GW:  This strategy has merit as it would recycle the cost savings back into the revolving fund to be invested again and again to achieve our CAAP goals. The Council did not agree with the actions Mayor Pro Tem Rounaghi recommended but I think we should do so in the near future.


Item # 10 - Presentation of Commercial District Beautification/Property Maintenance Program, Passed 3-1 (I dissented, and Councilmember Whalen was absent)

Background: The City lacks a commercial building maintenance ordinance, and unfortunately some landlords and businesses have not kept up their properties in Downtown. Councilmember Orgill and Mayor Kempf stated that they walked Downtown and saw 25-30 buildings in need of paint or other repairs. Their goal was to give commercial property owners financial incentives to maintain these properties. See table below:




















Council Member Comments from an article in the Indy entitled, “Charm Challenge.”  Councilmember Mark Orgill suggested providing certain incentives to encourage compliance and pointed out the cost-prohibitive nature of requiring tenants and property owners to update paint color and make other repairs.  “I think notification is what we should start with, and then waiving the fees or grandfathering some fees for a certain time, to incentivize everybody to jump in and take advantage of it over, let’s say (nine months),” said Orgill to Councilmember Weiss, who wants tenants and property owners to take the initiative.

Mayor Pro Tem Alex Rounaghi: “When we step back, over-regulation is the problem of why we’ve gotten into this mess. It is ridiculous to have a committee basically telling you what color your building should be. I think that is so antithetical to our creative nature as a community… this is a good policy, too, because I think a rising tide lifts all ships by getting some of these businesses by seeing that the city is committed to revitalizing our downtown.”

Public Comments


John Thomas: “It is in the best self-interest of retailers and the building owners who lease to retailers to make a positive impression on customers. So, it is mind-boggling when these businesses and building owners do not maintain their properties. They are shooting themselves in their own feet…”

LB Chamber of Commerce: The chamber feels it incredibly important to incentivize, on some level, business owners/property owners so they can address any maintenance/beautification issues in a timely manner.”

GW:  I disagreed with the City Council’s plan to give away public funds to a small number of business owners and commercial landlords to do what the majority of business owners do now: Maintain their properties! Laguna’s Downtown business district should look beautiful, but not at the expense of residential taxpayers. I am interested in your thoughts on this.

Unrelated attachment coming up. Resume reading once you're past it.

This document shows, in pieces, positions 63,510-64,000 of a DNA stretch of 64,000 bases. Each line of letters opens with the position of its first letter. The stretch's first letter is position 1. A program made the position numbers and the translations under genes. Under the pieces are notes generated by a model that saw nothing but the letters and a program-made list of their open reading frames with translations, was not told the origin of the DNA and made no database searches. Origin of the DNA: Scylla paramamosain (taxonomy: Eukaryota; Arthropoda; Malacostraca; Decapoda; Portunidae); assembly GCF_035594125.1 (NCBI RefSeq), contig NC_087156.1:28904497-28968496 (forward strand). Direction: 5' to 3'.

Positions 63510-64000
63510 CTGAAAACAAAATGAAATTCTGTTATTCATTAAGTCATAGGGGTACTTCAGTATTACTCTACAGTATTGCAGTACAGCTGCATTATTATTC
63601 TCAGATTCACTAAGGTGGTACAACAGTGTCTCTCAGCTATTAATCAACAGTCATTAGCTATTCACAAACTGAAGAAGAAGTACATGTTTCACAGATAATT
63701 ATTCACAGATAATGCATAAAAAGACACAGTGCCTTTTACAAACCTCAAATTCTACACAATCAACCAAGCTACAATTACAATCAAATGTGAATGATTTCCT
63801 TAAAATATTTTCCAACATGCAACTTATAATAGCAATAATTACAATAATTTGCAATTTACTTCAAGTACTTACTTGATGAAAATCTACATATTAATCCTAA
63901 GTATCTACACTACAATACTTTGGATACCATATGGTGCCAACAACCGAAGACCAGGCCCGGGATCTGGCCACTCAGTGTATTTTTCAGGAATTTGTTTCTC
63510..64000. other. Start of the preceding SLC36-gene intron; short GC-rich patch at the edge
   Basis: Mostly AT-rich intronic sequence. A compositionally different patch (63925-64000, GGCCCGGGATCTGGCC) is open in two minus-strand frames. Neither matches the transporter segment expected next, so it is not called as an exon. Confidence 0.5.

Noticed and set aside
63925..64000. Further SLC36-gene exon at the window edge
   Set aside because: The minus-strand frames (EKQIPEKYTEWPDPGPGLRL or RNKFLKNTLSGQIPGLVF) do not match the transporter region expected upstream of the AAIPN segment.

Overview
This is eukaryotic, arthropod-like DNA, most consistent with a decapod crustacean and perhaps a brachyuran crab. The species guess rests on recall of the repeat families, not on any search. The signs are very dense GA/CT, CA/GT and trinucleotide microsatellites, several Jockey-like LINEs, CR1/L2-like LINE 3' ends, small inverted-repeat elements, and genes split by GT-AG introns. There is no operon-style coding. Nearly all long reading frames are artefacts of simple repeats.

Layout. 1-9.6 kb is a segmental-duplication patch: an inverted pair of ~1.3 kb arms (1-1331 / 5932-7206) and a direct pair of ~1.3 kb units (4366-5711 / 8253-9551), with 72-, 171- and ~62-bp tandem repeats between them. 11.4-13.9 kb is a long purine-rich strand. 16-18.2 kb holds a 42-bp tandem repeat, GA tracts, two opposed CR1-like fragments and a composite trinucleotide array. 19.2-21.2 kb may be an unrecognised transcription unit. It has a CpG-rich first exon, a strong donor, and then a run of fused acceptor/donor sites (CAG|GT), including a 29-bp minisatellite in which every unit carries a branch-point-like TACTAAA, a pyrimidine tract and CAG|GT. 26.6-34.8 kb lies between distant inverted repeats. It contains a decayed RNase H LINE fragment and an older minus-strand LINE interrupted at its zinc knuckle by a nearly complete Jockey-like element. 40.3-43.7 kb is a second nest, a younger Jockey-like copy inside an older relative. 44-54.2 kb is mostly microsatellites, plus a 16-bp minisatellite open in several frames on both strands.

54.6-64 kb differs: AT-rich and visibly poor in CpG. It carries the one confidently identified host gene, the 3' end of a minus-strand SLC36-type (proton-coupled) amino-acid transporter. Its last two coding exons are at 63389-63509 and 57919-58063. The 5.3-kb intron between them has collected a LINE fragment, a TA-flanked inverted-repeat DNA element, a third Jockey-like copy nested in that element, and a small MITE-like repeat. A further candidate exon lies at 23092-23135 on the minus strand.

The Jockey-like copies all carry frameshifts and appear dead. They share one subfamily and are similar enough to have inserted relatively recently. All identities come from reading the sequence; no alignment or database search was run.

Note: The total annual rents collected by downtown landlords is $50 million and the gross revenue for all Laguna restaurants and bars is $400 million annually for an average of $3 million in gross sales for each.


Enforcing existing general nuisance laws should be the primary method of holding landlords accountable for the maintenance of their buildings. (Wouldn’t most of us like someone to pay for the repair and upkeep of our homes 😉?) Why this gift of public funds of up to $10,000. per building for up to 30 buildings?



Item # 1:  Adoption of the Fiscal Year 2024-2025 Budget, Passed 5-0


Background: There were 11 recommendations for approval and Council approved 10. Recommendation number 7 had to do with changing the appeal fee for Design Review Board (DRB) appeals from $2,000. to $12,000. City staff claimed that amount would cover the costs for Staff time for DRB appeals. Dave Kiff, the City Manager (CM), asked that the item be withdrawn, and Council agreed.


That action took place because so many emails and public testimony opposed this fee hike as discouraging, if not extinguishing, residents appeals to the DRB.


Public Comments:


Chris Prelitz suggested retaining the current fee but requiring a $10,000. deposit refundable if the project appeal was upheld.


Ann Caen, speaking on behalf of Village Laguna, said she opposes any change in the appeal fees.


Cathrine Jurca wrote “that just two years ago, Council increased Community Development fees, finding that “the adopted fees would appropriately balance off-setting actual incurred costs with the general public interest served.” To justify the current proposed six-fold increase, the staff report states, without evidence, that “Appeal actions primarily serve the goals and interests of the appellant rather than the greater public interest.”


Tony Fisch wrote that San Diego residents pay $1,000., Newport Beach is $2,100., Dana Point is $500. And Huntington Beach is $2,693.


John Thomas recommended that appellants should do most of the work to make their case for their appeal. He also said this item should not be buried in the fine print of a 114-page budget item. There was no documentation presented for the staff costs that would justify the increase.





On July 4th we celebrated the founding of our nation. I attended the 17th annual Brooks St. Neighborhood Celebration where Howard Hills, a 4th generation Laguna resident, said that only through the Rule of Law are the hard-won freedoms we enjoy protected.


July 4th also marked the start of a community fundraising campaign for the first fire truck purchased by the City. The 1931 Seagrave pictured below was in operation protecting our town until 1962 when it was retired from service.













The 1931 Seagrave at a South Laguna Neighborhood Event prior to 2012


From 1961 to 2012 the Seagrave saw service in the annual Patriot’s Day Parade, delivered Santa to Hospitality Night, and was enjoyed at many civic events like the one pictured above.  It suffered engine failure in 2012, and has been sitting idle awaiting the day when it would be restored through funding approved by the city and our community. The City Council has already approved $150,000 but we need at least another $100,000 to restore it to its original condition.


Please consider a donation of any amount to support this classic symbol of our town. Together, let us bring back Santa’s ride and an original piece of Laguna’s history.

To make a tax-deductible donation please write a check to Laguna Beach Firefighters Community Assistance Fund, Address: LB Firefighters Community Assistance Fund, PO Box 637, Laguna Beach, CA 92652 when writing your check make sure you include “Seagrave” in the memo line.                    

Or donate online at:




George Weiss,

City Council

Community Survey
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All representations made in this email reflect the views of the author and are not official statements of the City of Laguna Beach or City Council.
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Have a question about city government, need a document, or help finding the right person to talk to or anything else, please know that our City Clerk, Ann-Marie McKay is there to assist you professionally and capably. Email: or call 949-497-0309